Twice a year there is a special service day at the ECKANKAR Spiritual Campus. Volunteers come from all over to help beautify the Temple of ECK through gardening, cleaning, and working on the contemplation trails—just for love.
I was working with a team to renew an old garden. Our job was to dig up the top layer of rocks and then the soil to prepare the garden bed for new growth. Before commencing, I invited our team to do a spiritual exercise to look for spiritual meaning behind our task.
Together we sang HU, and then in contemplation we each inwardly asked to be shown the significance of what we were about to do. On the inner screen I saw that the garden we were digging was far deeper than it appeared in the physical plane. I kept digging through the many layers until I found treasure. Read More
When I was a child, my father worked with Her Majesty’s Naval Service. We lived near the Lagos lagoon, where I liked to play and swim with my friends.
One fateful day at the lagoon, I came across a timber raft. Large wood logs were tied lengthwise to form a raft. That was how timber was transported around the shores of Nigeria in those days. Someone had berthed the raft on the sandy shore. Part of it still floated on the water.
I climbed onto the first log, walked to its end, and jumped into the water. I went to the second log and did the same. Each jump landed my feet on watery but firm ground. It was not the first time I had played this game. Other children and I often played this game whenever there was a raft on the beach. That day I was alone. Read More
Rebazar Tarzs. The torchbearer of Eckankar in the lower worlds; the spiritual teacher of many ECK Masters including Peddar Zaskq, or Paul Twitchell, to whom he handed the Rod of ECK Power in 1965; said to be over five hundred years old, Rebazar Tarzs lives in a hut in the Hindu Kush mountains and appears to many as he helps the present Living ECK Master in the works of Eckankar. He served as the Mahanta, the Living ECK Master.
By Charles, California
An ECKist I knew had recently been to Tibet. He’d had such an amazing experience that he invited a few friends to return there with him. So I went to Tibet!
After we arrived in the country, whenever I interacted with Tibetans, I noticed they seemed to have a natural attitude of devotion and spirituality.
Our little group of friends hired tour guides, and they took us to visit temples. Not many tourists knew about a Tibetan Buddhist temple located in a large square area in the city of Lhasa. Only a few people milled around while my friends and I stood on its roof, admiring the 360-degree view of the surrounding Himalayas. Read More
Eckankar conducted a “Journey of Spiritual Discovery” survey that asked questions about ECKists’ experiences. A survey question was “What unanswered spiritual questions did you have PRIOR to finding Eckankar?” The responses of one ECKist seem to reflect a world where many people have lost their heart connections. This person recalled asking, “Am I loved? Am I worthy? Am I alone in this?”
In the following story Linda, an ECKist in Nigeria, shares a personal experience that answered these questions for her. Read More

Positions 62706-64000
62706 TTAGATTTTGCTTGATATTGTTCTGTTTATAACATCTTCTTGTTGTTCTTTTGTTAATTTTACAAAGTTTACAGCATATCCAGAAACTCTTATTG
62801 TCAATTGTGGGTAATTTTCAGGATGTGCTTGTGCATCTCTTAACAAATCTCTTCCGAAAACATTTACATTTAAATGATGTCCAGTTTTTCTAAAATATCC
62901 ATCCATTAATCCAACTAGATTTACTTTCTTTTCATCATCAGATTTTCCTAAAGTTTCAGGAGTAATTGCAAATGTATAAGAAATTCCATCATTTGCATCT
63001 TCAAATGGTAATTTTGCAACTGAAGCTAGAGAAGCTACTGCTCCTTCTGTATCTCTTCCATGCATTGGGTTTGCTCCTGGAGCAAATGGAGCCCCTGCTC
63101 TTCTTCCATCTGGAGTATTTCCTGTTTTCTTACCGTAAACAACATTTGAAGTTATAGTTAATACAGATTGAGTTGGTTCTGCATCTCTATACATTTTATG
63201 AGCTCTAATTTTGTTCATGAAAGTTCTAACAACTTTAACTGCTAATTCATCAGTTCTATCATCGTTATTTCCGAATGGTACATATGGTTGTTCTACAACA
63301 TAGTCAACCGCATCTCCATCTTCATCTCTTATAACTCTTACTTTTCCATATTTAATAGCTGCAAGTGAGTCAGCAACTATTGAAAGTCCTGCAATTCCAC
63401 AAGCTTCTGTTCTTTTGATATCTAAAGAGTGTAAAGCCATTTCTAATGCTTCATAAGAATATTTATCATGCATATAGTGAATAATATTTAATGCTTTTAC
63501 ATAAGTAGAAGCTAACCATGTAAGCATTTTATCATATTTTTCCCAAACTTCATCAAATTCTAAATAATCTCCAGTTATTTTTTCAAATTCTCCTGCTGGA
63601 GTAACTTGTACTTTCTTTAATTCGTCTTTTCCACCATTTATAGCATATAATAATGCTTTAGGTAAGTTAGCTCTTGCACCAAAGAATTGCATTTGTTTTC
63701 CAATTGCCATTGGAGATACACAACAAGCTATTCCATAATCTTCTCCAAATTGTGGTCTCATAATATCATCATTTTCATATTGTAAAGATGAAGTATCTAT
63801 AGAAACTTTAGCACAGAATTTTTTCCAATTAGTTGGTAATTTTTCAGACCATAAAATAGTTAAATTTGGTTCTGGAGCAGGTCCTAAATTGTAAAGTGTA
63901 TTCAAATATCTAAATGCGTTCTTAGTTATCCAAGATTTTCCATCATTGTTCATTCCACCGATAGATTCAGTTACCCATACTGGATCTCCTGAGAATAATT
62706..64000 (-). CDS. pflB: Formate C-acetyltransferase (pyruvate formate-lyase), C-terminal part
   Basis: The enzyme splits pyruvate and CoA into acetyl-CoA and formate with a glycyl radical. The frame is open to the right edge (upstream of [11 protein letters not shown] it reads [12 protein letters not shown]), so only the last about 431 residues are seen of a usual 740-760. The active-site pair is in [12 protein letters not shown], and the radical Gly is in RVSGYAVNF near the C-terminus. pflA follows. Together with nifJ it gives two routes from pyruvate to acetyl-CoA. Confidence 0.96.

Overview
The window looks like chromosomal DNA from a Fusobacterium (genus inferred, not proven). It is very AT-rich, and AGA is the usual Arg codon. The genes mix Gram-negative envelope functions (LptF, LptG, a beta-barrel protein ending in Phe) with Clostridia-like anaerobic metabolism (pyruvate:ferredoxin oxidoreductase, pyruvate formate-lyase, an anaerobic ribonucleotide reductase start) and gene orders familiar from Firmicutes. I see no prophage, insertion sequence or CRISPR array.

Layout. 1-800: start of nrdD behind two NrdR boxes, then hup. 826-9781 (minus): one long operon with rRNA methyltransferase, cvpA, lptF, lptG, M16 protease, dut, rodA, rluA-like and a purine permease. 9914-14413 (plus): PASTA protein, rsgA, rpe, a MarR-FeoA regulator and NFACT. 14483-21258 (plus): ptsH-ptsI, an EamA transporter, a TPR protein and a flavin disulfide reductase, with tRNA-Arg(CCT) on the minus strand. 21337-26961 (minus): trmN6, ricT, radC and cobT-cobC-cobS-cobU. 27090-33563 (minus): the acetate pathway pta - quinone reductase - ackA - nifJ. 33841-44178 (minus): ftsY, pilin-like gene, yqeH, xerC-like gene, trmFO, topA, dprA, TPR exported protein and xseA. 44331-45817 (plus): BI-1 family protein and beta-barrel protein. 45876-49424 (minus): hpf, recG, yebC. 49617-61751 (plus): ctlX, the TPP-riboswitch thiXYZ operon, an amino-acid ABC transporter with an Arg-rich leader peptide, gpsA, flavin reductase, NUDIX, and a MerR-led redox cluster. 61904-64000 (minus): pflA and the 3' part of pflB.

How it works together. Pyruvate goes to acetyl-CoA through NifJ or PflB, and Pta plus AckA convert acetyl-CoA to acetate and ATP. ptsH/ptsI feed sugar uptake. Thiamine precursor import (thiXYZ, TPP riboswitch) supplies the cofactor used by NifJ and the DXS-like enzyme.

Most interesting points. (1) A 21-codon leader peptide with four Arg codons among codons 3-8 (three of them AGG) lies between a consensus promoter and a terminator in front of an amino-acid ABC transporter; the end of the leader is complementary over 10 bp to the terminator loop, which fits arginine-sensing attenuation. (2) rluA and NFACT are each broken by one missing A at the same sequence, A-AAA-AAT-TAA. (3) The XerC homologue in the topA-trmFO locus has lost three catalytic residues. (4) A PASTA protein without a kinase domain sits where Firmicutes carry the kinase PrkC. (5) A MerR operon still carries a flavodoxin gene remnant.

Soul Travel is a valuable skill that can be learned by almost anyone who is willing to invest the time and patience. It is a bridge over the gulf that divides the human from the spiritual consciousness.
A chela in Africa lay down in bed, covered his ears with pillows, and listened to the ECK Sound, which was like a sibilant, rushing wind in the distance—but still very close and within him. Soon, he felt a sucking motion at the top of his head, but he was not afraid. He then felt himself totally withdraw from his physical body and hover in space over the bed. Read More
Yaubl Sacabi. YEEOW-buhl sah-KAH-bee The ECK Master among the Mycenaeans (who invaded Greece during the period between 2000–1700 BC). He served as the Mahanta, the Living ECK Master.
By Eric, Ghana
I am filled with love as I share this experience I had after returning from an ECK regional seminar in Ghana.
The following day, tired after the long-distance travel (500 km), I woke up at 8:30 and did my spiritual exercise to surrender the day’s activities to the Mahanta. My bereaved wife was gone for two days so I would have to do the household chores.
When I started the exercise, I experienced a stomach upset. So I walked to the detached washroom of our house to attend to nature’s call. Immediately after I stepped out of the washroom and raised my head, I saw a bald-headed man dressed in a white, long-sleeved shirt and a sea-blue pair of trousers. He had a black traveling bag on his stout, right shoulder and sat on a wooden bench, a few meters in front of my kitchen door. I had a nudge that I knew this particular man very well, but couldn’t recollect how, exactly, I knew him. Read More
I was nineteen, going on twenty, and working late nights at a restaurant in Brisbane, Australia. A few months earlier, I had dropped out of Queensland University where I had been studying engineering. Academic life wasn’t what I had hoped for. I was yearning to grow as a person and to rub shoulders with life, but university just seemed to be a much more challenging version of school with very little scope for personal growth. I was a seeker. Read More